I have a memory from elementary school of a lesson on music and math that was taught by guest instructors. The instructors had us clap out poly-rhythms, with half the class clapping in two’s while the other half clapped in three’s. We progressed into more challenging sequences, coming to the realization that although the two beats were offset most of the time, periodically we all clapped together. A great lesson on common multiples—and common denominators—and the fact that I still remember that lesson oh-so-many years later is telling.

So I had mixed emotions when I read that a yearlong effort to integrate music and math into some elementary classrooms in San Francisco was successful. Happy, because it sounds like the students loved the lessons and got a richer understanding of fractions through the curriculum. But also exasperated, because in today’s education landscape, “successful” is used synonymously with “test scores went up.” And that’s all that matters in the current climate of declining budgets and “data-based” decision making. As the article notes,

The results offered insight into how to teach math more effectively, but more than that, gave principals, parents and teachers an academic selling point for keeping music in schools despite budget cuts.

So music isn’t valuable for its own sake, but only as a vehicle for improving math test scores? Really?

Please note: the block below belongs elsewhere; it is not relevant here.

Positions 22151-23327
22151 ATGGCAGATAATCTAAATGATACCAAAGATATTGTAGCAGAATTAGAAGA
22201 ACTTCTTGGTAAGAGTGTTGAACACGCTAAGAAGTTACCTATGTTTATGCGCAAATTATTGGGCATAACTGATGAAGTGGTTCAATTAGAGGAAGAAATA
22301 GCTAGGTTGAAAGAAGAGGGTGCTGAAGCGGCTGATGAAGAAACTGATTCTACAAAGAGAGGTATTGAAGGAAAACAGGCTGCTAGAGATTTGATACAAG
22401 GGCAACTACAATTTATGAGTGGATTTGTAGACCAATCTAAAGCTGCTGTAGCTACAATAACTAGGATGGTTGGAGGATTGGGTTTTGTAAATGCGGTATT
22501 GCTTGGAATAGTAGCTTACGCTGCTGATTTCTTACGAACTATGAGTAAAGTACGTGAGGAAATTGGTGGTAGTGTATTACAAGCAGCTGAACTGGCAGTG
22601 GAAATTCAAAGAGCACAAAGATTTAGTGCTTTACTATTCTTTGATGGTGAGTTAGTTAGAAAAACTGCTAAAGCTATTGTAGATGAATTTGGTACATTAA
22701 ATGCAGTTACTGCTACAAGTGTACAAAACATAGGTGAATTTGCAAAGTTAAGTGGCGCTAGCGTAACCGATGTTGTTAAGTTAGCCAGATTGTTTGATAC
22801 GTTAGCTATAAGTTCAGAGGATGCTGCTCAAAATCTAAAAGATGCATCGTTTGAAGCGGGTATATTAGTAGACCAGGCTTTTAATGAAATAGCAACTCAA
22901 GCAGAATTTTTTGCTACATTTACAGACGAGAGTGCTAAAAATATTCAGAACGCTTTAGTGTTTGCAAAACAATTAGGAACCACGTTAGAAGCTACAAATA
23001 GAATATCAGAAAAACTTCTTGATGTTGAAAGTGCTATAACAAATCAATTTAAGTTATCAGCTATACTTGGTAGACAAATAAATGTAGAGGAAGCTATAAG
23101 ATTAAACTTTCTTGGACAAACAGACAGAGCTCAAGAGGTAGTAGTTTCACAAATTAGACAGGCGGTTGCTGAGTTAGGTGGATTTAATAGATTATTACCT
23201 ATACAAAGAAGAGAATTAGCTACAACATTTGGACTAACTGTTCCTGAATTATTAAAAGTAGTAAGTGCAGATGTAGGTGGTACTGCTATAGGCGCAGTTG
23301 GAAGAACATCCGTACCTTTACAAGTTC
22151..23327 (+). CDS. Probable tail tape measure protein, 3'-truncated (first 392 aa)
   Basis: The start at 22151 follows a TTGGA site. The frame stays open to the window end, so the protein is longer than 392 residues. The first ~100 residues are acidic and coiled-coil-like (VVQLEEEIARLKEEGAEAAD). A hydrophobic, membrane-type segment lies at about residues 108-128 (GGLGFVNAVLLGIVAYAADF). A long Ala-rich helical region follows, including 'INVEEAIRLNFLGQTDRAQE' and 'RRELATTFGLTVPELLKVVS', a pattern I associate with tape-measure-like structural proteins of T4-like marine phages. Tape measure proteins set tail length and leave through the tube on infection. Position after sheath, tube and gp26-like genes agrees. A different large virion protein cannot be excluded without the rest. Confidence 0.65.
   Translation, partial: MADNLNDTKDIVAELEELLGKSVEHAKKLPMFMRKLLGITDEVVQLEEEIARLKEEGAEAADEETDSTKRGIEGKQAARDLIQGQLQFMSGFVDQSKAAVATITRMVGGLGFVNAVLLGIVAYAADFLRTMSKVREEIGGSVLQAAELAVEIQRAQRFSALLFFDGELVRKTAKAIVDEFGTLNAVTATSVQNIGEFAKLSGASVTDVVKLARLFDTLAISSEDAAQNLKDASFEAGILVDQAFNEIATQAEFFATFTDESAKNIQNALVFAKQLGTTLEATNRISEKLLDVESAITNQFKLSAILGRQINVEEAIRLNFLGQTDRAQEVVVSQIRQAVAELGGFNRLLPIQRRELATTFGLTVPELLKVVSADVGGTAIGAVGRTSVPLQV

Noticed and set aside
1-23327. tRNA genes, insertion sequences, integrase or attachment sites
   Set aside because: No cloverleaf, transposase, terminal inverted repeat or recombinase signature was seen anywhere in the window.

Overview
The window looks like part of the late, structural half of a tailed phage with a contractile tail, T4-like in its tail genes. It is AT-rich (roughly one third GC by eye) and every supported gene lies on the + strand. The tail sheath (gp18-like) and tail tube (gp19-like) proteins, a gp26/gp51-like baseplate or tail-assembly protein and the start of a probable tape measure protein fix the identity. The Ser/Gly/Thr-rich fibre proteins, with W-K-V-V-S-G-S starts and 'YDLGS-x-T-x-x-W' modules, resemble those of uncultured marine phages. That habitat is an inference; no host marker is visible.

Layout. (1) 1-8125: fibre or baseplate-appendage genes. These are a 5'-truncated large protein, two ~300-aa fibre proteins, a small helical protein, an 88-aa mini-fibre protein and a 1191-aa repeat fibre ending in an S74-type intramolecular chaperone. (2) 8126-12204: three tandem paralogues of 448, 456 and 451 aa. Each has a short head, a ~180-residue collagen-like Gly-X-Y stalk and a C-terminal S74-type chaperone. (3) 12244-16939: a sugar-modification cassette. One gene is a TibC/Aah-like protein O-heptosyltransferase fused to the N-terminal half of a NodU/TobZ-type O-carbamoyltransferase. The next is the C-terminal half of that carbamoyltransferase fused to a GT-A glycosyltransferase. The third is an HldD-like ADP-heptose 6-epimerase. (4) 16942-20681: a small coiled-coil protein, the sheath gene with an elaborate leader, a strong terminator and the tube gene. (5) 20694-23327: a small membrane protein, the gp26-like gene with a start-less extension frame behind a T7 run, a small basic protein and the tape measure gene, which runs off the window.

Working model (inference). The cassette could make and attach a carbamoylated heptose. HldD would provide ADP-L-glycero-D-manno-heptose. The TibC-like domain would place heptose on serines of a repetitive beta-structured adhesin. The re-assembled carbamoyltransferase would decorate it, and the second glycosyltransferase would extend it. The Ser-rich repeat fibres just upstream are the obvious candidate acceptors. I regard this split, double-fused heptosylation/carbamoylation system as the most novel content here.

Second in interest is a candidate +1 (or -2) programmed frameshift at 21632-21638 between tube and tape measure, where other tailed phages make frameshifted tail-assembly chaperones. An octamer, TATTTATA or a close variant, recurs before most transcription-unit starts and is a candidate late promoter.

Because it’s Friday, and I don’t want to start the weekend with a bummer blog post, I’ll take the positive view. More music in schools? Great. Kids having fun with fractions? Fantastic! And in case anyone needs more ammunition for keeping music in schools, here’s Arjan Khalsa making the case that “math and music are one.” Amazingly, in his five-minute Ignite presentation, Arjan shows fractions in music, contrasts Eastern and Western music, touches briefly on Sikh wedding ceremonies, and illustrates the anatomy behind singing.

About Elizabeth DeCarli

I worked as a high school math teacher for nine years at James Logan High School, a huge (over 4000 students!) public high school in the San Francisco Bay Area. I was fortunate to start teaching during an exciting time in math education––I had the opportunity to collaborate with colleagues on implementing an NSF-funded curriculum, and I worked as a technology coach, helping math teachers integrate Sketchpad and other engaging programs into their teaching. Before teaching, I worked at one of the early educational software companies, Computer Curriculum Corporation. I've been at Key for six years, first as an Editor, and now as the Mathematics Product Manager.

Pharmacy Technician math is a vital part of being a pharmacy technician and assisting pharmacists. You will be expected to have a solid understanding of common math skills such as addition, subtraction, multiplication and division. You will also need to be able to compute percentages, calculate price totals, determine accurate units of measurement and size and more. Besides the numeric skills, you will be working with charts and graphs of data and will need to be able to examine and understand these items.

Pharmacy Technician math is a vital part of being a pharmacy technician and assisting pharmacists. You will be expected to have a solid understanding of common math skills such as addition, subtraction, multiplication and division. You will also need to be able to compute percentages, calculate price totals, determine accurate units of measurement and size and more. Besides the numeric skills, you will be working with charts and graphs of data and will need to be able to examine and understand these items.